In October of 1944 – four months after the Allied invasion of Normandy – Fortune published a statement by a forward-looking group of American CEOs, The Committee for Economic Development (CED), describing the basic economic philosophy that would shape the transition of America’s peace-time economy.
A Framework for a Postwar Economy opened with the declaration, “The good of all – the common good – is a means to the enduring happiness of every individual in society and is superior to the economic interest of any private group not only in war (when the validity of the principle is obvious) but in peace as well.” The third sentence began, “The Economic system is a tool for achieving the common good…” As the document would make clear, the purpose of business, big or small, was to advance the common good. Profitability without advancing the common good was failure.
This spirit proved to be authentic and it fueled American prosperity. In 1953, President Eisenhower nominated the CEO of GM, Charles Wilson, to be Secretary of Defense. During the hearings, Wilson was asked whether as Secretary of Defense he would be able to make decisions adverse to GM. His response became somewhat famous, “…for years I thought what was good for the country was good for General Motors and vice versa.”
To a lot of people today, this vision seems foreign, or perhaps even fictional. By 1970, Milton Friedman famously penned words that melted the seemingly rock solid shared purpose of business articulated by the CED in 1944 and Charles Wilson in 1953. In Friedman’s model, placing the common good on the same footing as profit was not only an irresponsible abdication of the role of a business leader, but a gateway to socialism.
As Friedman’s core premise took hold in business and academia, generations of business students – students who now occupy the upper offices of our largest corporations – were schooled in this vision of corporate purpose while the Committee for Economic Development’s 1944 vision has slipped in to obscurity. The “CEO-statesman” of the post-war era became a relic and business norms stripped away the agency of CEOs to speak about the higher purpose of their company. The act of discussing one’s company in terms other than short-term financial results for stockholders was reserved for mavericks like Herb Kelleher (Southwest), Steve Jobs (Apple), and Howard Schultz (Starbucks).
Tracing these shifts in mainstream business thinking remind us that there is no “natural law” of corporate purpose. Business responds to social and economic context. Today’s social and economic context is, once again, forcing business leaders to rethink what they were taught about the purpose of business. Profit maximization (and its sibling, “shareholder value maximization”) are widely viewed with suspicion or outright derision by the public. Global supply chains combined with ubiquitous smartphones connected to the world via social media have amplified reputational risk for corporations in ways that Milton Friedman never could have imagined in 1970. Trust in business leaders is low. The World Economic Forum in Davos has dedicated significant time to a new norms of corporate purpose. “Purpose consulting” is now an industry. New models of corporate governance have emerged to better enable companies to stay true to their higher mission.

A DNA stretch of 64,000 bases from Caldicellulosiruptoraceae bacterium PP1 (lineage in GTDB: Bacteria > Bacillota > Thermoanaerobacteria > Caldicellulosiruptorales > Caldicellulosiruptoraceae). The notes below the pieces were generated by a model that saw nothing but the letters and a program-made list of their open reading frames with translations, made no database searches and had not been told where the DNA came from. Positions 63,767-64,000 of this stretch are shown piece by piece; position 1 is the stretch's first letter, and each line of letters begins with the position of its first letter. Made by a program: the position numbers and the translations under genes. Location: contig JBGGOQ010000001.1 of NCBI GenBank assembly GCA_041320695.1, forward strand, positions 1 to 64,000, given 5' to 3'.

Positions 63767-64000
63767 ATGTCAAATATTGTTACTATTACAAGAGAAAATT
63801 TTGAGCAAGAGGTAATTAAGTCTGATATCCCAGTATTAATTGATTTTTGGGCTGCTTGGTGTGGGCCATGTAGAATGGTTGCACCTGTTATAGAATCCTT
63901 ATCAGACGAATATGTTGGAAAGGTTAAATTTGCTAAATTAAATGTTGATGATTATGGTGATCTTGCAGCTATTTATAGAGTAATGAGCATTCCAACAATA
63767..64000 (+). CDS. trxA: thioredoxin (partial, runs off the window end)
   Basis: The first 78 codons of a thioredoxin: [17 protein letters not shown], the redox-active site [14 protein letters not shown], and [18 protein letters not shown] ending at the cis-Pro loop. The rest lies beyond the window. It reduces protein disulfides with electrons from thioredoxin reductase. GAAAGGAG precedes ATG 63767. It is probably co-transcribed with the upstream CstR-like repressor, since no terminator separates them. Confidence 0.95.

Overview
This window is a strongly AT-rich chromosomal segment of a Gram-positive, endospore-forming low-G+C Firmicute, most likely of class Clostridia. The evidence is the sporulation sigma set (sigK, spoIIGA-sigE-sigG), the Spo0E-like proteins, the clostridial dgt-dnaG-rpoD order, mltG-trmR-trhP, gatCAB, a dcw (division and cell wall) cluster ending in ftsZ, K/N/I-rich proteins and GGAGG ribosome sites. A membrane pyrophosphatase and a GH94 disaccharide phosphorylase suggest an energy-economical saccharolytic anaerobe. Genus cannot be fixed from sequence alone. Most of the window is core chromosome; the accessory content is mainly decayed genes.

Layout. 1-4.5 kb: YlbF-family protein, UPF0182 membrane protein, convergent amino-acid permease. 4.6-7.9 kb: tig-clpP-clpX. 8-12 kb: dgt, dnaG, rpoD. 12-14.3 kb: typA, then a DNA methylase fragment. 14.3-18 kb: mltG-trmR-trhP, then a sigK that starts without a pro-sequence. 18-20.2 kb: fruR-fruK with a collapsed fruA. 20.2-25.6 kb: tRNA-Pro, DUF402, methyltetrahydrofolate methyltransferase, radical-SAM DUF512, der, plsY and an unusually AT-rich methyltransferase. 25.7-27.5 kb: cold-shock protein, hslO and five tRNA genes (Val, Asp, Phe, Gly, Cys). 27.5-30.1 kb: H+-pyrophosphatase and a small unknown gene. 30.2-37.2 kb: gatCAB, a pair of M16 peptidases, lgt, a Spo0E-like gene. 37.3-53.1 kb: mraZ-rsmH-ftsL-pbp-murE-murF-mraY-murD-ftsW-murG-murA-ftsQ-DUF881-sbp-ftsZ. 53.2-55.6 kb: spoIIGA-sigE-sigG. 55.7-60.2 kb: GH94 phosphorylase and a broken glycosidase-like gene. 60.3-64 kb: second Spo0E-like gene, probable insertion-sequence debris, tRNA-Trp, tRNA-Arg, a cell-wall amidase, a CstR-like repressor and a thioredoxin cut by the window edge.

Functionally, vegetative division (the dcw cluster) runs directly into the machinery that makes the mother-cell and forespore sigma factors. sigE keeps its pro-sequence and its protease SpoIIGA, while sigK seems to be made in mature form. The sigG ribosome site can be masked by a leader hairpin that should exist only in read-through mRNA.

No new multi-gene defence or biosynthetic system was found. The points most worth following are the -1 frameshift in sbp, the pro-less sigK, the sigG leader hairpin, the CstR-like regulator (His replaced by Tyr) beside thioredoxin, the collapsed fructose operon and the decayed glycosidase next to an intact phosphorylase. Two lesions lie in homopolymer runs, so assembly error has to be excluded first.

Leading with Purpose video series featuring Lutron president Michael Pessina and Blue Apron CEO Matt Salzberg.
But despite these clear trend lines, it is still rare to hear a CEO speaking publicly about their company’s higher purpose. CEOs that do are exceptions. Apple CEO, Tim Cook recently observed, “…the traditional CEO believes his or her job is the profit and loss, is the revenue statement, the income and expense, the balance sheet. Those are important, but I don’t think they’re all that’s important. There’s an incredible responsibility to the employees of the company, to the communities and the countries that the company operates in, to people who assemble its products, to developers, to the whole ecosystem of the company. And so I have a maybe nontraditional view there.”
The public conversation about most corporations still adheres to the script outlined by Friedman. In the 90-day, quarterly earnings-obsessed business media cycle, there are few opportunities for CEOs to talk about the company as they actually see it, lead it, and experience it. It takes enormous courage for a CEO to abandon the script. CEOs are far more practiced in talking about abstractions of their company – its share price or earnings per share – than they are in the powerful human ways their employees, suppliers, customers, and communities experience the company.
A year ago, the Aspen Institute Business and Society Program and Fortune – the same publication that published CED’s vision in 1944 – began putting our heads together on how to make it safe again for CEOs to talk about their company’s purpose, not just as a philosophy, but as a strategic tool that helps guide business choices. Alan Murray, Fortune’s editor, energetically supported the idea. Collaborating with a team from Fortune, we co-created Leading with Purpose, a video series focused on CEOs talking about the purpose of their company and how it can drive strategy and long-term value.
The first of ten videos rolled out this week. In the coming weeks, we will hear a range of perspectives which we hope fuels conversation among students, professionals, scholars, and the public. America has high expectations for our corporations. This gap between our aspirations for corporations and our satisfaction with “business as usual” represents a massive opportunity. A good first step towards seizing this opportunity is for CEOs to reclaim their agency in declaring their company’s higher purpose.
This post was originally published on LinkedIn on August 22, 2016.